Role of Coach
Soccer coaches wear many different hats, particularly when they’re training young players, many of whom are lacing up their cleats for the first time. You might find yourself leading a fun activity one minute and reining in a distracted player the next.
You must be flexible, because a session or drill that was meant to last ten minutes might need to be switched up after half that time to keep the players engaged.
Above all, make sure everyone is enjoying themselves—including you!
Demanding and rewarding.
Being a coach is demanding, but it’s also incredibly rewarding. There’s nothing quite like witnessing the thrill a young player gets when they score their first goal or save a goal. And the lessons a child learns from a good coach can last a lifetime.
Develop good people.
The objective isn’t just to develop better soccer players—it’s to develop well-rounded people who are disciplined, persistent and able to work well with others.
Shaping the lives of young people is a tremendous responsibility. As a coach, you must do everything you can to foster a player’s love for the game, and to help them achieve their potential.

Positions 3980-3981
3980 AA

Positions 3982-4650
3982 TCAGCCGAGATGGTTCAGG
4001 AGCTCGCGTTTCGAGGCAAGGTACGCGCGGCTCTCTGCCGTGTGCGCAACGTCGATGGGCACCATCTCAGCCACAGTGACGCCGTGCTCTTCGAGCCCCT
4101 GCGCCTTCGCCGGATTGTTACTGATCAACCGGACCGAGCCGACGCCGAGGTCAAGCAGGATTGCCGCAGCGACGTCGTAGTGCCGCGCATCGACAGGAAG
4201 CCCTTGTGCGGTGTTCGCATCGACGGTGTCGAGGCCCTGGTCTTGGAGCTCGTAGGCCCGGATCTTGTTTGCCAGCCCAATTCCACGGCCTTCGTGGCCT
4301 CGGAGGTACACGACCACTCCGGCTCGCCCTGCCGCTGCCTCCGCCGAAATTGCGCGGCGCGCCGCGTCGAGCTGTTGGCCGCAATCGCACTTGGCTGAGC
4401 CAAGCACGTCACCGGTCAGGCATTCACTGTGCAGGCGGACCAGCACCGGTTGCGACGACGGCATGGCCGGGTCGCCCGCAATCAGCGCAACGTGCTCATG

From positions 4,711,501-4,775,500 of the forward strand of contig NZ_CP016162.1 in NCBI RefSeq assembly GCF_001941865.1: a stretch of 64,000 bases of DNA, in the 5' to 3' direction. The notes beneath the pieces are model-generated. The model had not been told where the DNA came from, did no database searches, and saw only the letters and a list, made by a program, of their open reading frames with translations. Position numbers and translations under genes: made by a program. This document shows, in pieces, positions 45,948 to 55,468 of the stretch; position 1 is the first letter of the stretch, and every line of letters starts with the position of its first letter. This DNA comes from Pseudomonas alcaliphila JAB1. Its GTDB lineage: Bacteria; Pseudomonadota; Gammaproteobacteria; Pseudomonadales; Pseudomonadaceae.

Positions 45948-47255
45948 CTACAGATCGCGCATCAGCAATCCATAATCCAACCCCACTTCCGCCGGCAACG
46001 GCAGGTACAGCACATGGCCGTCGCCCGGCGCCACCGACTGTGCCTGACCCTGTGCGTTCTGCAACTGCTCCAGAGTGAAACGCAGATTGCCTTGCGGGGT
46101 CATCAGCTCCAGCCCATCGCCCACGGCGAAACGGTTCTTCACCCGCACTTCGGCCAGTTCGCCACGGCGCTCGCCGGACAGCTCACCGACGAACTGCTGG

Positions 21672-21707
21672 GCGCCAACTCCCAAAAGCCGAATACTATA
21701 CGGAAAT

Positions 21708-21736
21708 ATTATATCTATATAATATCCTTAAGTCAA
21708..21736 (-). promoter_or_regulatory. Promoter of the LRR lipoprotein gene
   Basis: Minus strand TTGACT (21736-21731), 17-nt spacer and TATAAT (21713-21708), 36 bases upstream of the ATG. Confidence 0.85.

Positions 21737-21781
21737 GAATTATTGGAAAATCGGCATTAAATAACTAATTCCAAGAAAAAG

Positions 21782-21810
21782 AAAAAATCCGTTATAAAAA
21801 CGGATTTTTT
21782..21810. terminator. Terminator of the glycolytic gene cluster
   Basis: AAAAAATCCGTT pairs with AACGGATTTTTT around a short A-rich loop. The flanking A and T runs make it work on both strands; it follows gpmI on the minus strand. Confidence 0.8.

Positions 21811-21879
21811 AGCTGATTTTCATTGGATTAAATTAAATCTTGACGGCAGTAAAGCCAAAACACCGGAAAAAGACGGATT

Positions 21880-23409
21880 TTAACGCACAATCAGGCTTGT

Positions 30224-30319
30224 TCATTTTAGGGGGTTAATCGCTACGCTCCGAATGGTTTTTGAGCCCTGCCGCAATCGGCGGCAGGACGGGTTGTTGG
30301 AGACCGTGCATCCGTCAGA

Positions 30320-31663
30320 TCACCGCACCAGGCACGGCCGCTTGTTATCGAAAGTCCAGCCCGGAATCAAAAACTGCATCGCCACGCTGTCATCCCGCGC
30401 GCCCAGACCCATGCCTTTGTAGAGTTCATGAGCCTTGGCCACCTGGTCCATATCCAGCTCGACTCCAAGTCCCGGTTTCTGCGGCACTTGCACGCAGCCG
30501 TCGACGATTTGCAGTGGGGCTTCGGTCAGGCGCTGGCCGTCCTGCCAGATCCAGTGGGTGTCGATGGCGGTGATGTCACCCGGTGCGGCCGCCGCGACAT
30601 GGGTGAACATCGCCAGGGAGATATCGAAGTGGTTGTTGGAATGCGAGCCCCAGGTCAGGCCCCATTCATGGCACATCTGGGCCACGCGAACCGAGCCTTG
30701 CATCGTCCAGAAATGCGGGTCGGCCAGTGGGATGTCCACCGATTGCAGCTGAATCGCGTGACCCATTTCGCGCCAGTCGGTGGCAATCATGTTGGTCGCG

Be enthusiastic and let your personality come out.
Good coaches seek out new ways to develop their knowledge of the game and how players learn. But it’s not just about what you teach. It’s about how you teach. Ultimately, it’s your personality and enthusiasm that will have the biggest impact on your players.
Every soccer player is unique and it’s important to understand and appreciate the differences between players at various age levels. Consider the group of players you’re working with and the outcomes you want to achieve, and choose your coaching technique accordingly. Here are the three coaching techniques that will give you some options to help meet the needs of individual players.